Graft-Versus-Host Disease and Graft-Versus-Tumor Response

Graft-Versus-Host Disease and Graft-Versus-Tumor Response

Joseph Pidala

Frederick L. Locke

Claudio Anasetti


Graft-versus-host disease (GVHD) is the most common treatment complication following hematopoietic stem cell transplantation (HSCT) from an allogeneic donor, and it is a major cause of recipient morbidity and mortality. GVHD results from the recognition of recipient tissue antigens by immune competent T cells transplanted with the graft. There is an acute form of GVHD with a rapid onset, usually early after transplantation, and a chronic form of GVHD with late onset. These two GVHD syndromes are largely distinct in pathogenesis, clinical manifestations, prevention, and treatment, and therefore are presented separately in this chapter. Donor cells in the graft also produce an immune response against targets in the recipient malignant cells, through a reaction that contributes substantially to the antitumor activity of allogeneic HSCT. Such a graft-versus-tumor (GVT) response is presented in the third section of this chapter.



The major source of treatment-related morbidity and mortality is GVHD. The incidence of clinically relevant (grade II to IV) acute GVHD ranges from 35% to 80%, with a higher incidence reported for recipients of unrelated donors compared to matched related donors.18, 19 The day 100 incidence of severe acute GVHD (grades III-IV) occurs in approximately 15%, but may be as high as 35% depending upon risk factors such as HLA disparity.5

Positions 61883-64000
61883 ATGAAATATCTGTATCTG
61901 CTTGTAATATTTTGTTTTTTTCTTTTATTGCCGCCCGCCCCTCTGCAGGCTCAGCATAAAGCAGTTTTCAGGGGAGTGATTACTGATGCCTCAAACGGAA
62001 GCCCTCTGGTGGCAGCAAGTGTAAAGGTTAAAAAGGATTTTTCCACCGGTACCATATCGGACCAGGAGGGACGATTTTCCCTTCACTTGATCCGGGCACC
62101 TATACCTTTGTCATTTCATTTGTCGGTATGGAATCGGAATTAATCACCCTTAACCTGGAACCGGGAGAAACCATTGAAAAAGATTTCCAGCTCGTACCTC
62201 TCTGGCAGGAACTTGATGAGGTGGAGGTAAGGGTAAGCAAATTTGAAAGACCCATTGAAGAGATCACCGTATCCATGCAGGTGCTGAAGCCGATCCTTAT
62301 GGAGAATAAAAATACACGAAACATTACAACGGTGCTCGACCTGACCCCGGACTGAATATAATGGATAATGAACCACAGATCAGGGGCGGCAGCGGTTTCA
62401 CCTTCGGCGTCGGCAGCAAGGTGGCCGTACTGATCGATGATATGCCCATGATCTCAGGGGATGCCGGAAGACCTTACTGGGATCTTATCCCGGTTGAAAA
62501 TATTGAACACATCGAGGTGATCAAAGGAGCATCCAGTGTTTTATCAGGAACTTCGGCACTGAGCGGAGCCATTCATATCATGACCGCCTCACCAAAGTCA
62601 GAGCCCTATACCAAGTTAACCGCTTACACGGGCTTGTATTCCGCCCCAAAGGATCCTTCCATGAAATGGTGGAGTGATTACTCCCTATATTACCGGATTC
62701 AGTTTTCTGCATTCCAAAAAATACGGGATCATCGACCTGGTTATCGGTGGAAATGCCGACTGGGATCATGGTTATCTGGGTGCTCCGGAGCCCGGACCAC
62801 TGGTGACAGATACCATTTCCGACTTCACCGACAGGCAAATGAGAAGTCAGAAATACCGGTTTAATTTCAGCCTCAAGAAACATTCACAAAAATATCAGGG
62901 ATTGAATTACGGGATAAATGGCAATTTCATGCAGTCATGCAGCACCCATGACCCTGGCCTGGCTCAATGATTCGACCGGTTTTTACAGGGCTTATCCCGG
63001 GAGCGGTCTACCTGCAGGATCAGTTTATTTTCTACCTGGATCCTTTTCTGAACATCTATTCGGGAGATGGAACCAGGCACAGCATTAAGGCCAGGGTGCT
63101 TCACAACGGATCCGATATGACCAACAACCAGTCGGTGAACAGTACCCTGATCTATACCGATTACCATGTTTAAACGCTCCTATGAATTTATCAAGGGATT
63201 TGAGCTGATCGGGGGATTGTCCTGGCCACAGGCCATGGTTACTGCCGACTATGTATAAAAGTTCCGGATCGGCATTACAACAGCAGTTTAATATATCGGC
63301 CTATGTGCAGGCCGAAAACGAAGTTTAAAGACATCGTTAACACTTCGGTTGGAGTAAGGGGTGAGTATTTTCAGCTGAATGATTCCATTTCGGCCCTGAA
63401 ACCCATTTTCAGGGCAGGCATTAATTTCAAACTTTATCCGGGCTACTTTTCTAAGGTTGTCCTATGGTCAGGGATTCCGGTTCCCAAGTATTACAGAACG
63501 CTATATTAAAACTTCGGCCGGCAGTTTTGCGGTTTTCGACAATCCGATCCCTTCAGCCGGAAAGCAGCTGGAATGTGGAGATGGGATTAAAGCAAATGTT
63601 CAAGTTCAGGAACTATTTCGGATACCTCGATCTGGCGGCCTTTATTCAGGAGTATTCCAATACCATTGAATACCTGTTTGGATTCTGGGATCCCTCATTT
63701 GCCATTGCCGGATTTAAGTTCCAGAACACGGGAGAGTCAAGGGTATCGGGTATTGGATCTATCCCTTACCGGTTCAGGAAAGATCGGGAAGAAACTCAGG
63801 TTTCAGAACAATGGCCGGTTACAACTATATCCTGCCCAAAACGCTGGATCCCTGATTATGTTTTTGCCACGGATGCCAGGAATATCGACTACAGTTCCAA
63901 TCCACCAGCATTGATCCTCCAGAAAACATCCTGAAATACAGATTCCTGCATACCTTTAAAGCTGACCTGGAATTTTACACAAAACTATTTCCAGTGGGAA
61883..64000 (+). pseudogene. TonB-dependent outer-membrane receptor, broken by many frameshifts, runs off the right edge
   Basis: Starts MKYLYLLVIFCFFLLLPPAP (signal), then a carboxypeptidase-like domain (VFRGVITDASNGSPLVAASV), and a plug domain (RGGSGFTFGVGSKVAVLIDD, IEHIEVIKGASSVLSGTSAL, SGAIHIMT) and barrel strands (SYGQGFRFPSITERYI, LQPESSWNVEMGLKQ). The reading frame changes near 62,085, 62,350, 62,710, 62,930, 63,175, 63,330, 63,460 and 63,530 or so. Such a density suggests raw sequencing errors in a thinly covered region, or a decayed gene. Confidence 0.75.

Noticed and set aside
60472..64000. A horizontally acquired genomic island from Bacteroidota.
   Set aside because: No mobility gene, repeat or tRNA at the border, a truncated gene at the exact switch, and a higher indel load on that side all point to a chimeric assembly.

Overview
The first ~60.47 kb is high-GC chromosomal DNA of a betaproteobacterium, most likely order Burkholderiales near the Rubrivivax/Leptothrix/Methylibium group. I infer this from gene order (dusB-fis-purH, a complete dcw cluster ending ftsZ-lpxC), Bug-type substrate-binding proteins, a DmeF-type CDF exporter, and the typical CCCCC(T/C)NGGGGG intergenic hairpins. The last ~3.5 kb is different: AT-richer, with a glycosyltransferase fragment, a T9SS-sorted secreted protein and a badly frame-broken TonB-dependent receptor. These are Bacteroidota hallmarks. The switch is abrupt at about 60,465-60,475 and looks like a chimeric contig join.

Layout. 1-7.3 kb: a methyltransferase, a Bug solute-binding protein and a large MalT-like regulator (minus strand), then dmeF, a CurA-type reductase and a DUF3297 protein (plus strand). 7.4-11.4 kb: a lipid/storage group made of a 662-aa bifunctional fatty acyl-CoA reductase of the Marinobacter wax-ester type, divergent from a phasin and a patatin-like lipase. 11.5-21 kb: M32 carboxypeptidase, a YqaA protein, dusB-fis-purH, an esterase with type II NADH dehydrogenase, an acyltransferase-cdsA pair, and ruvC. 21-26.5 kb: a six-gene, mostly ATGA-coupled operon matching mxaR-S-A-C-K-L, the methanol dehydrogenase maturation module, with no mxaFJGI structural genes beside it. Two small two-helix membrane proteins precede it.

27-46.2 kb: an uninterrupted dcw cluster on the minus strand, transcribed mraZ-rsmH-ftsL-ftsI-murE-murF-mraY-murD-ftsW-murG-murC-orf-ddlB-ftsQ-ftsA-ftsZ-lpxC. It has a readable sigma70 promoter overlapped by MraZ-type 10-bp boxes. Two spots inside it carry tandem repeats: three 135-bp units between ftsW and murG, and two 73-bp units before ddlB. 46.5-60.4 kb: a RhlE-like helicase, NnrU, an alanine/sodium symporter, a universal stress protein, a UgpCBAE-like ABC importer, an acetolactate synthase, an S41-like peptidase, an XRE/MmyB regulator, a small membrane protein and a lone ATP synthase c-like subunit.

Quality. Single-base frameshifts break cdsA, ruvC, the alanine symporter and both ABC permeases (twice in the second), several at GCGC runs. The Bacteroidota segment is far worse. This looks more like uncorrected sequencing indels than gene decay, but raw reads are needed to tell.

Risk factors for the development of acute GVHD include T-replete transplant, recipient and donor HLA disparity, female donor for a male recipient, donor and recipient age, hematopoietic stem cell source (peripheral blood progenitor cells [PBPCs] > marrow > cord blood), graft cellular composition (worse with higher T-cell and CD34 cell numbers), higher conditioning intensity, diagnosis (worse with chronic myeloid leukemia), and immune response gene polymorphisms.20, 21 Predictive factors are of great interest to stratify patients prior to development of serious morbidity or mortality and to focus prevention upon the proper biological parameters.

HLA matching is critical to prevent acute GVHD. A single allele mismatch at HLA-A, HLA-B, HLA-C, or HLA-DRB1 increases the likelihood of acute GVHD development, and mismatch for multiple alleles compound the risk.5, 22

Female donor for a male recipient and donor parity are risk factors for the development of acute GVHD. The increased risk for male recipients of female as opposed to male donors is attributed to the recognition of H-Y mHAs by female donor T cells.23, 24 During pregnancy, female donors develop an immune response to the paternal mHAs of the fetus and mount a secondary, augmented T-cell alloimmune response against the same mHAs if expressed in the recipient.25

Increasing donor age is associated with increased risk for the development of severe acute and chronic GVHD, and worse mortality.26 Age of the recipient is also important with higher rates of acute GVHD in older compared to younger cohorts.20, 27